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When a company is at the center of a crisis (TEPCO or BP, for example), should that company's top executive resign to take responsibility?

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One should only resign if it was the CEO's choices and actions were the causes that led up to said crisis or means to handle it. Responsibility should only lie on the shoulders of the ones that made the bad choices that cause an accident or lack of support in damage control.

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No, for the same reasons suicide is not an acceptable way to take responsibility for ones actions. Resigning is the opposite of facing the music.

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How does it make anything better? The company needs to pay finically for its mistakes, the resignation of the CEO doesn't do anything except show when the going gets tough the company's boss wimps out.

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The problem with TEPCO is they already started lying when just after the tsunami, they said no radiation was escaping to the environment. But they have had to vent the steam off the reactor cores to relieve the ongoing pressures. That hydrogen-filled steam is radioactive. When plants #1 and later #3 exploded due to hydrogen buildup reacting with oxygen in the air, they couldn't deny it any longer and admit to the public that radiation was escaping to the environment and that residents should evacuate.

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the people who cause a problem are not going to be the people who fix it. A clean break is needed along with a new attitude. Merely dragging along the same dolt(s) who allowed the same thinking will not change thinking, no matter how many times they bow.

resignation does no preclude investigation or jail time and sends a signal to other managers that they too might have to go.

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plus ... not all disasters and crisises are created alike.

At some level you have got to realize that an earthquake is not your fault. Neither is a tsunami. The way you handled it could have been better, but quitting is definitely not taking responsibility.

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If the CEO also gives up his pension, his 'consultancy' and other perks, yes. If he retains all those,he's just bailing out but benefitting. No purpose to that.

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It is not always the CEO's fault that an incident happened. Resgining when it was an accident or a natural disaster just shows that they knew something would happen and that theu did not try to fix that issue. What they should do is all the can to fix the issue as fast as possiable.

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The guy should stay on and right the ship instead of going on vacation to the Bahamas for a month.

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Such events only prove just how worthless these CEO's actually are when actual work has to be done.

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Yes, they should resign themselves to a life behind bars when it's clear that their negligence played a large part.

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CEO's should resigned when he/she is incompetent or/and ethics was violated.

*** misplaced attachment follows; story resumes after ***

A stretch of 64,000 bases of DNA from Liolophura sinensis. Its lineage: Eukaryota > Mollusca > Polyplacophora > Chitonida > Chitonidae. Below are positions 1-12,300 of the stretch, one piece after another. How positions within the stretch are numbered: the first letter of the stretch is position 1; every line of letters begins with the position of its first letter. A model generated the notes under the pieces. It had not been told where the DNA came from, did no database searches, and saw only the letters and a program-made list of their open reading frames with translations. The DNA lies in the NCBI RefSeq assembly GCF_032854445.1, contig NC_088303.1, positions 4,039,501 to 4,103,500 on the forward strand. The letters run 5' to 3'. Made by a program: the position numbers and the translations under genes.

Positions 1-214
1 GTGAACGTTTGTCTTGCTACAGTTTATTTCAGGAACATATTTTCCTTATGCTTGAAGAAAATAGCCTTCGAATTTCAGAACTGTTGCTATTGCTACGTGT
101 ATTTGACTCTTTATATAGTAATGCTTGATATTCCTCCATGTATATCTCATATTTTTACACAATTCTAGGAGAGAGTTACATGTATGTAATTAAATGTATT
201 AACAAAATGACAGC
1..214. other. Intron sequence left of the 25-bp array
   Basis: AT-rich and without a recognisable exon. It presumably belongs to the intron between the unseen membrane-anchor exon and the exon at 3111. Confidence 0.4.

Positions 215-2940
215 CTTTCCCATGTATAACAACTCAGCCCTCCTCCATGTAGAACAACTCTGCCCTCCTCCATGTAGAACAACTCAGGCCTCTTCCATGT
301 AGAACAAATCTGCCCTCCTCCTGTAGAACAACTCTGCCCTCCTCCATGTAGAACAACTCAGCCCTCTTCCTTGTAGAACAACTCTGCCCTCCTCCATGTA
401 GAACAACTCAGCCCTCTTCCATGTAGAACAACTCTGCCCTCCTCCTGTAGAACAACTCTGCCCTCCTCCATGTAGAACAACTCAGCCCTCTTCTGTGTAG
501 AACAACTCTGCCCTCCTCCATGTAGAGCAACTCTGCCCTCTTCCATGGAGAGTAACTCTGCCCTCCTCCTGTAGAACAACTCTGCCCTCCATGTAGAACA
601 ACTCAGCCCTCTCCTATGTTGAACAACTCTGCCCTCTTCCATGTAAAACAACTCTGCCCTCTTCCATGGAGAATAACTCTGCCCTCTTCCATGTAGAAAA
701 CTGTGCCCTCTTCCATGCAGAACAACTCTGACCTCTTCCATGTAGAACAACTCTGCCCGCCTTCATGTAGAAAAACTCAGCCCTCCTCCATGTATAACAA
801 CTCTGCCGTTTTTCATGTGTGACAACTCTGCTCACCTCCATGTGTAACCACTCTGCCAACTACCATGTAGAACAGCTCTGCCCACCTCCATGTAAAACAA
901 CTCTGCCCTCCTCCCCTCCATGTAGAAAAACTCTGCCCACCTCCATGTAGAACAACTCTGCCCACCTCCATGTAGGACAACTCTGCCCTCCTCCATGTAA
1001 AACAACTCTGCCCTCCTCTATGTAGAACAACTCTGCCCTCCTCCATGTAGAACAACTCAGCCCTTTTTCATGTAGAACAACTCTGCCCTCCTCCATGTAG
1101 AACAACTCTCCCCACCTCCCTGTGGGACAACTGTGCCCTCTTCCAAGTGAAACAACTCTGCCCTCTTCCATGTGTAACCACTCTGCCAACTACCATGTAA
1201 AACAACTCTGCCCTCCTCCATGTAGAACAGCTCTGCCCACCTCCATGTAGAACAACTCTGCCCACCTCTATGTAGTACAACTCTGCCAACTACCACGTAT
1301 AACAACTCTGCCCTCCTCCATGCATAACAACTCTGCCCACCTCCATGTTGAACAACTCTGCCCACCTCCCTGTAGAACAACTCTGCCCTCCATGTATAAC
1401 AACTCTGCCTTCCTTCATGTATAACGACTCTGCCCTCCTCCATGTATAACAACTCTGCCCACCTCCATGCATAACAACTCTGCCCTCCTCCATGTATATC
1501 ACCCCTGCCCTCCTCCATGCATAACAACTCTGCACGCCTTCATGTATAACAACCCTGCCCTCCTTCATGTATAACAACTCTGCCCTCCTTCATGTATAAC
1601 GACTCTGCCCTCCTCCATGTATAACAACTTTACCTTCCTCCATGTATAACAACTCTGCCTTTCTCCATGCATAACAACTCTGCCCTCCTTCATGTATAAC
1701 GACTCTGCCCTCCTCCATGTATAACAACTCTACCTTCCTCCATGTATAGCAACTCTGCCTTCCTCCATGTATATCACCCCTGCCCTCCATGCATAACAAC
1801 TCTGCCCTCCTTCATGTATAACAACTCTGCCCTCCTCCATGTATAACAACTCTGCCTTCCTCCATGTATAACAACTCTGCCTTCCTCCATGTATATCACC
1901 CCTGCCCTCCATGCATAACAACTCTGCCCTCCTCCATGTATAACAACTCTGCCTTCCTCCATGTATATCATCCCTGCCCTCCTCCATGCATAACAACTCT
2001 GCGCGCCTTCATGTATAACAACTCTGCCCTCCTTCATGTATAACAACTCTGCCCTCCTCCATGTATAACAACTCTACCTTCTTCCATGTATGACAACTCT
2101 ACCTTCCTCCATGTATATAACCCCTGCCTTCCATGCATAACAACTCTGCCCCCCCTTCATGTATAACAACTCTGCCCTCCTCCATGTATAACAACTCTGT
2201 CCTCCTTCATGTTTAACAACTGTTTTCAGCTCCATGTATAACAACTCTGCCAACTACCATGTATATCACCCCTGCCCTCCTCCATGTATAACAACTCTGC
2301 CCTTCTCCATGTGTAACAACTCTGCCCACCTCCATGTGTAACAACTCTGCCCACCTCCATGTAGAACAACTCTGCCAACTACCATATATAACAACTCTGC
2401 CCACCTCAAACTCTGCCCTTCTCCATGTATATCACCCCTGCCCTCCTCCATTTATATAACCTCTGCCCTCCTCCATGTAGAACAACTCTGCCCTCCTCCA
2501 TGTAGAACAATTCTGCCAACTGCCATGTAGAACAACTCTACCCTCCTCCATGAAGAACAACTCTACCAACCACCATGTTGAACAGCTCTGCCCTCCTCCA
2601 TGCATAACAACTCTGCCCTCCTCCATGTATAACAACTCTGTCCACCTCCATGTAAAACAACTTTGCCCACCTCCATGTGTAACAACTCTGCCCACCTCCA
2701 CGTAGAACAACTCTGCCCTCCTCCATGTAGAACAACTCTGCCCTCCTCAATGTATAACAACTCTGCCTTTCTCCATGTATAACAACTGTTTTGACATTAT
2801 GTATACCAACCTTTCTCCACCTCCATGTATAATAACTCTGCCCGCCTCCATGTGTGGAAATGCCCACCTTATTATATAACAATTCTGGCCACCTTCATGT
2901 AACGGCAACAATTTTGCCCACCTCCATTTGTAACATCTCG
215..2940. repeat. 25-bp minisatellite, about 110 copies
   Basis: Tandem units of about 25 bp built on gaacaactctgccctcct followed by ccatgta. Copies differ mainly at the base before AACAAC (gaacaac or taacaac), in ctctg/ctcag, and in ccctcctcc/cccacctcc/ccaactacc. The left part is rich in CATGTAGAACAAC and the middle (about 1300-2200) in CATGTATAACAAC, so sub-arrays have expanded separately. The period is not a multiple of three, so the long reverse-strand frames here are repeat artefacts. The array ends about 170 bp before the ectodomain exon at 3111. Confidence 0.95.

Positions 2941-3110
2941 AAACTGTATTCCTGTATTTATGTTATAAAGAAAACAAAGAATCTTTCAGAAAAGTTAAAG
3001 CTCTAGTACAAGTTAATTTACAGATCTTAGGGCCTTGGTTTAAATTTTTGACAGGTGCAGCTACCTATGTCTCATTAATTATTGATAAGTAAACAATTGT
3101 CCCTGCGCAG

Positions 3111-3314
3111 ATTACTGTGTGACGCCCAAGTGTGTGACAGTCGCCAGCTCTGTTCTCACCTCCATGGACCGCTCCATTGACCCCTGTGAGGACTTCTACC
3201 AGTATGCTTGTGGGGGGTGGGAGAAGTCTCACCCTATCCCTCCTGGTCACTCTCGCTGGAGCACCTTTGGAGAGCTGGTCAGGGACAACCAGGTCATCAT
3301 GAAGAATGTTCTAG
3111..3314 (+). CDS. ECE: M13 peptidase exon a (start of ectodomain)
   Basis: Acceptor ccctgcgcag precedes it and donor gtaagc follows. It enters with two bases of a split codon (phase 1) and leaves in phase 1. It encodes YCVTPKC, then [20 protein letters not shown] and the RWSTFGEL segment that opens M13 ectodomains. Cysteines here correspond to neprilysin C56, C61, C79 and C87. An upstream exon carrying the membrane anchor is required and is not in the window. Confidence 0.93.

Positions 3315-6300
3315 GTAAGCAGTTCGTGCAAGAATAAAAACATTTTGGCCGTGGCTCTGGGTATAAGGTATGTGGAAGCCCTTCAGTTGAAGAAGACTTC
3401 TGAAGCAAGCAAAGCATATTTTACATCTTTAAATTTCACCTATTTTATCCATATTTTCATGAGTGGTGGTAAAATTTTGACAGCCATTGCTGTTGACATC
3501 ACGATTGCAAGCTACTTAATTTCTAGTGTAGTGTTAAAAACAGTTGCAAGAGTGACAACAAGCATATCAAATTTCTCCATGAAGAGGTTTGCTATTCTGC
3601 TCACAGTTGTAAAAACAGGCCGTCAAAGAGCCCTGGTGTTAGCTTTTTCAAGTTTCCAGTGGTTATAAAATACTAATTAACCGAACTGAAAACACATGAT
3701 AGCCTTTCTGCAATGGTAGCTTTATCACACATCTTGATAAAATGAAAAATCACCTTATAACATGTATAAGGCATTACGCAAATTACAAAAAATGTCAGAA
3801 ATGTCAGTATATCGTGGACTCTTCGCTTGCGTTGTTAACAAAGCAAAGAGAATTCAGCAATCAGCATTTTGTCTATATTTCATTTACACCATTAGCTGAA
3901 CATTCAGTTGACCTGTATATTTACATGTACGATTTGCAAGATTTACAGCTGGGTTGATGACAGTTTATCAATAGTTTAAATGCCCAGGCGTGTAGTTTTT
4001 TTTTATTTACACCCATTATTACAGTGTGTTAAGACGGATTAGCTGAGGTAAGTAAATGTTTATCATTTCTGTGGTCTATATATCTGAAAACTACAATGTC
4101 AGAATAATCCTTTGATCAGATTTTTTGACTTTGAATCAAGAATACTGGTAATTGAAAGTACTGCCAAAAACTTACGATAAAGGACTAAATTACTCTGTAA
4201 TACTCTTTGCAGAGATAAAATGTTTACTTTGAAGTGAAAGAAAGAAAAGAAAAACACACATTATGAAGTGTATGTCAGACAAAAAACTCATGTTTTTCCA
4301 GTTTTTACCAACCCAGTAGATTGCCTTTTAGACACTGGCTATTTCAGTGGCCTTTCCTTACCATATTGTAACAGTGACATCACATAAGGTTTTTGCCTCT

CEO resigned because the board members, the company, and stockholders want a clean break in order for profits to not fall.

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If the mess will result in two quarters of failing to meet their numbers, they need to leave. The shareholders and stakeholders expect it.

In TEPCO's case, the figure head's departure might not result in needed reform.

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One function of a CEO is to become the official scapegoat for the company so its other executuves, investors and stockholders can escape blame for decisions they were also a part of. This is one reason CEO's are paid so much.

This sort of thing is a form of deception. It leads the public into believing everything is fixed and OK again when actually you still have 99 percent of the same bad decision-makers working at the company. More bad desisions will result.

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Drag them out of those expensive Executive leather chairs then tar and feather them.

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I don't like the options on this poll.

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I don't like the options on this poll.

Me neither. I only commented not voted because of the narrow simplicity of the question

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Mistakes are made. Show some leadership and get organized. If the disaster is the result of poor decisions by the top executives AND the other people directly below, then the top executive must resign. As they say in China, "Heads need to roll," when poor decision are made. Of course, Japan and other civilized countries will not literally "roll the heads" although some neighbors have not hesitated. It would be interesting to know from a JT report how many people who have resigned in similar situations return to a leadership position within three years.

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It is their main responsibility to take over the recovery task...

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In Japan's case I think seppuku would be the best choice.

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